Advertisement

Impact of aspirin on clinical outcomes for African American men with prostate cancer undergoing radiation

Abstract

Aims and background

Preclinical and clinical studies have suggested that aspirin (ASA) may exhibit antineoplastic activity. Particularly in prostate cancer, several reports have suggested that ASA plays a role in improved outcomes. Therefore, we studied the role of ASA in a uniquely African American population, which is known to harbor more aggressive and biologically different disease compared to the general population.

Methods

We identified 289 African American men with prostate cancer who were treated with definitive radiation therapy to a dose of ≥7560 cGy. The median follow-up was 76 months. Kaplan-Meier analysis was used to analyze biochemical failure-free survival (bFFS), distant progression-free survival (DMPFS), and prostate cancer-specific survival (PCSS). Multivariate Cox regression was used to analyze the impact of covariates on all endpoints.

Results

There were 147 men who were ASA+ and 142 who were ASA-. The 7-year bFFS was 80.9% for ASA+ men and 70.3% for ASA− men (p = 0.03). On multivariate analysis, ASA use was associated with a significant reduction in biochemical recurrences (hazard ratio [HR] 0.56, 95% confidence interval [CI] 0.34-0.93, p = 0.03). The 7-year DMPFS was 98.4% for ASA+ and 91.8% for ASA− men (p = 0.04). On multivariate analysis, ASA use was associated with a decreased risk of distant metastases (HR 0.23, 95% CI 0.06-0.91, p = 0.04). The 7-year PCSS was 99.3% for ASA+ and 96.9% for ASA− men (p = 0.07).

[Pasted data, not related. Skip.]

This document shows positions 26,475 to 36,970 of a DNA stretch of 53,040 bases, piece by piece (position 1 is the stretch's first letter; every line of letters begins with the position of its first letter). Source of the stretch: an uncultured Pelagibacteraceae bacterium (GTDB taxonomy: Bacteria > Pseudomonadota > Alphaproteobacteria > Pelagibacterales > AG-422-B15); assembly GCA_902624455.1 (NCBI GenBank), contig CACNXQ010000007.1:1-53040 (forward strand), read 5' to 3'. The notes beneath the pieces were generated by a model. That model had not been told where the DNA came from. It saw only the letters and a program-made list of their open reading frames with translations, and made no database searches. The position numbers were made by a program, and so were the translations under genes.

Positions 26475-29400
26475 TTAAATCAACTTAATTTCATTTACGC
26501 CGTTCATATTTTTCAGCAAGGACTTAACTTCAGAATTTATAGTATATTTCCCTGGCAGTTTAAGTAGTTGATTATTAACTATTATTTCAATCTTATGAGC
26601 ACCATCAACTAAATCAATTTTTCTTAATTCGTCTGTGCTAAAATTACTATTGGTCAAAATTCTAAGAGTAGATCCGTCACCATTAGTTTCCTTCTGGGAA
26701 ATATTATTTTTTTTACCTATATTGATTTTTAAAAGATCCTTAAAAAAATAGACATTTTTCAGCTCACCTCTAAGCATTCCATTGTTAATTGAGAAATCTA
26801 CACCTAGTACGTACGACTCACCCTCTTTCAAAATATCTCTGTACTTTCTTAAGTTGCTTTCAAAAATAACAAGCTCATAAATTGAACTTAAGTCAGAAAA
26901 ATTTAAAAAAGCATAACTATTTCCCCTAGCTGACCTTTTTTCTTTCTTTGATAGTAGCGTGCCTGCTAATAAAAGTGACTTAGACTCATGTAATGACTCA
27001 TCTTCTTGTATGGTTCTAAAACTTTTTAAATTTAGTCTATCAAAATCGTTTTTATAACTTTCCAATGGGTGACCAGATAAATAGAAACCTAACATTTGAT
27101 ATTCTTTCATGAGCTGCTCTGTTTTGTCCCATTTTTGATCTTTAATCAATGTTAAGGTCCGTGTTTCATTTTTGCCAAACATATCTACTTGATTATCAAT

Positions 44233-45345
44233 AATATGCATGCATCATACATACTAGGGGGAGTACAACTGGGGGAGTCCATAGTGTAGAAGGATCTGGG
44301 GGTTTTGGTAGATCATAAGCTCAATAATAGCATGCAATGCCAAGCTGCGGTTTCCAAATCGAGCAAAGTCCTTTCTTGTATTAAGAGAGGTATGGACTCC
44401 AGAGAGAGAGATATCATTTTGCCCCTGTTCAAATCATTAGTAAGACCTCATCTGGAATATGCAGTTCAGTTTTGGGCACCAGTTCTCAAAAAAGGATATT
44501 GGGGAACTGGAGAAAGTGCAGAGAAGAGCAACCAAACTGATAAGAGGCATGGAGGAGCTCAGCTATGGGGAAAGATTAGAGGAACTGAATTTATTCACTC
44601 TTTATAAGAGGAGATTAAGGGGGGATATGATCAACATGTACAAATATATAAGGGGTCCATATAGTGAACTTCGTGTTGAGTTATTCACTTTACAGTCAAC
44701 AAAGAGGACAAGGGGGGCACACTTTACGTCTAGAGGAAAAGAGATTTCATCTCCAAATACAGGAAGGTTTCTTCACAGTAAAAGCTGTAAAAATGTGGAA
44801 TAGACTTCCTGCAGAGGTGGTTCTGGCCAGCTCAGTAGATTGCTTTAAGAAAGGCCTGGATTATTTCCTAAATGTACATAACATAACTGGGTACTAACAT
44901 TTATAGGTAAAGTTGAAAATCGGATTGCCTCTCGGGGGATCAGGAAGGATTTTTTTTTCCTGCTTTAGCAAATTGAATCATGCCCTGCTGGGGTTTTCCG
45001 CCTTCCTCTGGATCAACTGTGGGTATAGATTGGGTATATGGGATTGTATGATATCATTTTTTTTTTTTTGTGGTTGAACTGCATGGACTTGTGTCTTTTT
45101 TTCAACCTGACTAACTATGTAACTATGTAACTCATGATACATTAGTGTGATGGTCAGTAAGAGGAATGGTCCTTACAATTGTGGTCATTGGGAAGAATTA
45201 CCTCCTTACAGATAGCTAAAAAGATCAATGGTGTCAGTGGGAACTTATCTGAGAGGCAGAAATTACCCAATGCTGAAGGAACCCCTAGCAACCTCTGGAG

Conclusions

In this study, ASA use was associated with improved biochemical outcomes and reduced distant metastases. This indicates that ASA appears to play an important antineoplastic role in African American men.

Tumori 2016; 102(1): 65 - 70

Article Type: ORIGINAL RESEARCH ARTICLE

DOI:10.5301/tj.5000424

Authors

Virginia Wedell Osborn, Shan-Chin Chen, Joseph Weiner, David Schwartz, David Schreiber

Article History

Disclosures

Financial support: No financial disclosures.
Conflict of interest: No conflicts of interests.

This article is available as full text PDF.

  • If you are a Subscriber, please log in now.

  • Article price: Eur 36,00
  • You will be granted access to the article for 72 hours and you will be able to download any format (PDF or ePUB). The article will be available in your login area under "My PayPerView". You will need to register a new account (unless you already own an account with this journal), and you will be guided through our online shop. Online purchases are paid by Credit Card through PayPal.
  • If you are not a Subscriber you may:
  • Subscribe to this journal
  • Unlimited access to all our archives, 24 hour a day, every day of the week.

Authors

Affiliations

  • Department of Veterans Affairs, New York Harbor Healthcare System, Brooklyn, New York - USA
  • SUNY Downstate Medical Center, Brooklyn, New York - USA

Article usage statistics

The blue line displays unique views in the time frame indicated.
The yellow line displays unique downloads.
Views and downloads are counted only once per session.

No supplementary material is available for this article.